statistics

4 Out of 5 Dentists Recommend Sugarless Gum!

Will you need to ask more questions to validate that, – or do you just believe it because “numbers don’t lie?”

  • How many dentists were surveyed?  Mathematically it could be as few as 5
  • Do they recommend it because it is less expensive?
  • Do they recommend it because it’s healthier?
  • Do they recommend it because they think it tastes better?
  • Were the dentists being paid by the Gum Lobby?

We are a stat-happy society – we always have been but today it’s a little different.  Like so many other things, technology has changed – or even eliminated – the confidence we have when we hear numbers. Even though we know this, we still have a vestigial affinity to believe things when they are attached to a spreadsheet or pie chart.  It is not uncommon to ask the same question to two different sources and come up with different answers

More often than not, it’s not really the statistics that are different but the underlying questions upon which the data was compiled before it was calculated as a statistic.  Here’s a simple example from the Real Estate world.

You’d like to know whether home prices in your neighborhood are dropping, staying flat or rising.  Simple question.  So you go to one of the Real Estate websites and do some searches until you can narrow it down to the geographic area you want.   You select “Sale Prices for April and May”  The computer then asks if you want Median or Average price.   You’re not sure which to pick.  You figure that they can’t be too much different and your just trying to get a rough idea.   So you choose Average.    The computer spits out a chart listing all the sales in each month and the average selling price. There were 5 sales in each month so it’s going to be a good comparison for you.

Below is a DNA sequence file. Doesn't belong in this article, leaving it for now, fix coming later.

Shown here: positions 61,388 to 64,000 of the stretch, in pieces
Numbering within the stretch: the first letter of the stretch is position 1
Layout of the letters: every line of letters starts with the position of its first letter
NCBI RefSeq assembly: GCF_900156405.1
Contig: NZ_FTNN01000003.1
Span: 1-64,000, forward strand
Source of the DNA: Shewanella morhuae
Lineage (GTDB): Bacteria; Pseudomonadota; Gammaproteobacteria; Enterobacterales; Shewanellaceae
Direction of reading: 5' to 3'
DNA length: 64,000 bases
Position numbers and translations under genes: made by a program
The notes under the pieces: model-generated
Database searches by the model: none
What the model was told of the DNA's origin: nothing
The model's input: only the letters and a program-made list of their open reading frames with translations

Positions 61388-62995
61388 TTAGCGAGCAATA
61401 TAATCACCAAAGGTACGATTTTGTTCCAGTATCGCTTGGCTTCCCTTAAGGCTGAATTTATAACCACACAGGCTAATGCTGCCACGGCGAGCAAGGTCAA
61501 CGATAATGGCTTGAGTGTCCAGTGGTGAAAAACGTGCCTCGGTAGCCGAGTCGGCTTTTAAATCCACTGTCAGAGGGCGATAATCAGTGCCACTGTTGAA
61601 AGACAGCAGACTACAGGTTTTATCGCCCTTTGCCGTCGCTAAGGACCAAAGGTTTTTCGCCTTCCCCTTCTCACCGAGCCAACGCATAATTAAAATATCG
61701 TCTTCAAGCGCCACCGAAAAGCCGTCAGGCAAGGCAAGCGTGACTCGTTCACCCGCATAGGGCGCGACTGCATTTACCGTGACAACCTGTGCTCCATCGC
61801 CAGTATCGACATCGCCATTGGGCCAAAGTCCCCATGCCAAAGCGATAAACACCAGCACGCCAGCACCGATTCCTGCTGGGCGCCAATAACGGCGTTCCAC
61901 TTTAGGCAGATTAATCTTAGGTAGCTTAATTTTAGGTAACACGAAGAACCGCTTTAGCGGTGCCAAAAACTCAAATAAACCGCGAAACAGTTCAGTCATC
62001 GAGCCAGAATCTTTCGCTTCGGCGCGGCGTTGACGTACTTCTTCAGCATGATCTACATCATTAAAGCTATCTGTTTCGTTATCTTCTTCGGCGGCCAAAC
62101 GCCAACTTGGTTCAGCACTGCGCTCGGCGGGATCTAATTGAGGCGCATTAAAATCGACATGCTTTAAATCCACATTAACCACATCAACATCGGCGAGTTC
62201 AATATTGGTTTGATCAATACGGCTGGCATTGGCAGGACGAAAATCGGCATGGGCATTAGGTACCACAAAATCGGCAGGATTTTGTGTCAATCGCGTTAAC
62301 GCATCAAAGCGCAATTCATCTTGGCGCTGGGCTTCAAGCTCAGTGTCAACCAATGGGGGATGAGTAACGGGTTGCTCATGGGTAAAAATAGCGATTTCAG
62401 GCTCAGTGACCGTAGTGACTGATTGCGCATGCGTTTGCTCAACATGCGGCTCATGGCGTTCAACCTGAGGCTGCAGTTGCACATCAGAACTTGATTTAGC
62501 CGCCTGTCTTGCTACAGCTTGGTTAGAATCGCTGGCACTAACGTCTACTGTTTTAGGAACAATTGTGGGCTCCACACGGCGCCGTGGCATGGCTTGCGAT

You look at average sale price for April and you look it for May.  The prices went up by $15,000.  You’re good now and go onto something else.

A week or so later one of your neighbors tells you that he was thinking of selling his house but he’s waiting because prices are flat – he wants to wait until they go up a little.  You said that you had found that prices took a good size jump in the last couple of months.  He said he got his information from a Realtor that he knows and he was assured that prices are flat.

So – two different conclusions from the same data and they are both correct.   The difference is that you asked for  Average Price and the Realtor gave your neighbor Median Price.  Without getting too mathy, here’s the difference.

  • The average of a set of numbers is the sum of the numbers divided by the quantity of the numbers.
  • The median of a set of numbers is the number that falls exactly in the middle of the group – it has the same amount of numbers above it and below it.

Depending on what you want to study, you would look at one or the other or both.  Here’s what those results look like

Average Vs Median

Average Vs Median

You can see that the Average Price rose from 127  to 142  while the Median Price remained exactly the same.  Both of those numbers are accurate.  They just answer different questions.

So it doesn’t matter what you’re discussing, if you want to be able to throw “facts” or “statistics” around to prove a point, keep in mind that if you don’t know the underlying methodology, your argument is basically worthless and doesn’t prove a thing.

“Lies, Damned Lies and Statistics.” There’s a 79% Chance That’s a Mark Twain Quote.

by Rick time to read: 3 min
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